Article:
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Durham e-Theses
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Homo erectus palaeoecology in Java: A study of cervid post-cranial ecomorphology

GRUWIER, BEN,JACK (2019) Homo erectus palaeoecology in Java: A study of cervid post-cranial ecomorphology. Doctoral thesis, Durham University.

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This dissertation reports on the palaeoenvironmental reconstructions of several Pleistocene sites from Java (mainly Trinil, Kedung Brubus and Sangiran), based on newly developed ecomorphological methods for the cervid calcaneus and intermediate phalanx. Using a geometric morphometrics approach, 3D-landmark data were collected on extant cervids of known habitat preference, to establish correlations between morphological traits, locomotor behaviour and environmental parameters. These models were then applied to deer fossils from the selected sites to assess past vegetation structure and substrate type.

This study extends the suite of ecomorphological methods available for palaeoenvironmental reconstruction. The morphology of the calcaneus and intermediate phalanx were found to vary with locomotor strategy and habitat along a continuum from open habitats with dry substrate to closed habitats with wet substrate. Furthermore, this dissertation contributes to our understanding of the understudied Pleistocene environments of Java. The results of Trinil confirmed interpretations of an open woodland, but suggested a relatively wet substrate. The results of Kedung Brubus and its associated fauna indicated open, but drier conditions and presumably coincided with a glacial stage when Java was connected to the Asian mainland, allowing increased biotic interchange with the continent. The material from Sangiran suggested open conditions, and either dry or wet substrates, possibly reflecting the mixed nature of the assemblage.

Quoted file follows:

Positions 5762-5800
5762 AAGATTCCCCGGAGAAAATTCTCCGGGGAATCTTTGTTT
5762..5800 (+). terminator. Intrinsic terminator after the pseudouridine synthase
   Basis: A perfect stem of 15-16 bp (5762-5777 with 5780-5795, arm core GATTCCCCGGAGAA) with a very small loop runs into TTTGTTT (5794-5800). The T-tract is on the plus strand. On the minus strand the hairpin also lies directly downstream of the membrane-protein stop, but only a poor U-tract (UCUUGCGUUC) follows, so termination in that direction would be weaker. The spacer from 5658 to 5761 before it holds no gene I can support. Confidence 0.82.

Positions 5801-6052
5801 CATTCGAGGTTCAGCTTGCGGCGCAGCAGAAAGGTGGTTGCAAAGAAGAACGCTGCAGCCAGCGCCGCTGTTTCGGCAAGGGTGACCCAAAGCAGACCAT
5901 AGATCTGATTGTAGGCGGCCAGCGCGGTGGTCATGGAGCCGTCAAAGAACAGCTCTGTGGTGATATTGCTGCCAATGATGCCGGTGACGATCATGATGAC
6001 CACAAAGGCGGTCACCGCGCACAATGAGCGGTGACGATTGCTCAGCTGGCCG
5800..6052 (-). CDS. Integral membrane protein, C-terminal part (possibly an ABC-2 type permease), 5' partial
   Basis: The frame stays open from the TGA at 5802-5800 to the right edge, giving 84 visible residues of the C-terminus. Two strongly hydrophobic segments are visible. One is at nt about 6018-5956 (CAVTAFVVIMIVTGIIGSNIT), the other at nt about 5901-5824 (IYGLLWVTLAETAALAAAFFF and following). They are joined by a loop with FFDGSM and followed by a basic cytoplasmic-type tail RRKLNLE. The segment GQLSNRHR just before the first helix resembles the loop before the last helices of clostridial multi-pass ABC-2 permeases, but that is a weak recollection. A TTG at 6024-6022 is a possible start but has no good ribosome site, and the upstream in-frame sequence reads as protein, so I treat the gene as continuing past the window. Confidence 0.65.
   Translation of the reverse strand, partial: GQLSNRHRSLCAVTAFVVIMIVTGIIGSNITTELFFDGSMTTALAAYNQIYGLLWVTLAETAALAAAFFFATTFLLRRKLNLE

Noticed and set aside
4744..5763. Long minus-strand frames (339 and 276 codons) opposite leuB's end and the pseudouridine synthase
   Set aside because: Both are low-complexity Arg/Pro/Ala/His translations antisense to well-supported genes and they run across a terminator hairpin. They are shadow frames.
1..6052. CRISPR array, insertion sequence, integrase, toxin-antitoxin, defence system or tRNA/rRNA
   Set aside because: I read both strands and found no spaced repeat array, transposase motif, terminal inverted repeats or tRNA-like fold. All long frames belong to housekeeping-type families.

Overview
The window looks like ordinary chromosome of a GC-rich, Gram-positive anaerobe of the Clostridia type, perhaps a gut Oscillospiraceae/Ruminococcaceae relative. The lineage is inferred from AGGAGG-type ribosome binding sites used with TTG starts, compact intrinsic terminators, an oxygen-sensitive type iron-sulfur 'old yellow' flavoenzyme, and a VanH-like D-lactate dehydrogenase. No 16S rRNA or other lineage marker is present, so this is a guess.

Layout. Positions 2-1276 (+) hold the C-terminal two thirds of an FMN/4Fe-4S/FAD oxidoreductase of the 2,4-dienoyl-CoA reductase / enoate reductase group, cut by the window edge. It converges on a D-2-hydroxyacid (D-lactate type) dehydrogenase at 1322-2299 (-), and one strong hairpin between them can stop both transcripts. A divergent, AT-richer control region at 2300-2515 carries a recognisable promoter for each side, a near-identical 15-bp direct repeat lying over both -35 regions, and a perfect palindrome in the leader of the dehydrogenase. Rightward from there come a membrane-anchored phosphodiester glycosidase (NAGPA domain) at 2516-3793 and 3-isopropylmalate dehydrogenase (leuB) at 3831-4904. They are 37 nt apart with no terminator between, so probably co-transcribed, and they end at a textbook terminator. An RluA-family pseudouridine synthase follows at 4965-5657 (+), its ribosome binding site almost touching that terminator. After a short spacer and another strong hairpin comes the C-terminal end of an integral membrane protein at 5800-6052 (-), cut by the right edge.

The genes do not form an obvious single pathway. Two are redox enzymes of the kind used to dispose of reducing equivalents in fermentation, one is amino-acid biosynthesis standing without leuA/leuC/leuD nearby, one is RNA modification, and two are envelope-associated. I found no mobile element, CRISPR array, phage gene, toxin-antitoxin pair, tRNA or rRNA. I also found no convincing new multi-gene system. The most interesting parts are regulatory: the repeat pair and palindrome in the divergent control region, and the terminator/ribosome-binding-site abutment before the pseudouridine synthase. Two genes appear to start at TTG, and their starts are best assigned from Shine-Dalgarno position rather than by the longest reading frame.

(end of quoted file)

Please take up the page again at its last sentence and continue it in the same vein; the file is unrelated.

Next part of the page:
The early dispersal of Homo erectus, considered the first hominin to have expanded its biogeographic range over large parts of the Old World, is generally hypothesized to have been more driven by either extrinsic (e.g. the expansion of open environments) or intrinsic factors (e.g. the increased capacity of H. erectus to adapt to variable conditions). The reported palaeoenvironmental reconstructions provide an estimate of the extent to which this species depended on a specific type of environment. The results do not contradict a scenario where Homo erectus was restricted to more open environments for its survival and dispersal. A significant degree of environmental flexibility can, nevertheless, be extrapolated from its presence in dry and wet conditions, and in areas with different vegetation structures ranging from grassland to open woodland.

Item Type:Thesis (Doctoral)
Award:Doctor of Philosophy
Keywords:Ecomorphology, Homo erectus, hominin, Trinil, Southeast Asia,
Faculty and Department:Faculty of Social Sciences and Health > Anthropology, Department of
Thesis Date:2019
Copyright:Copyright of this thesis is held by the author
Deposited On:11 Aug 2020 16:44

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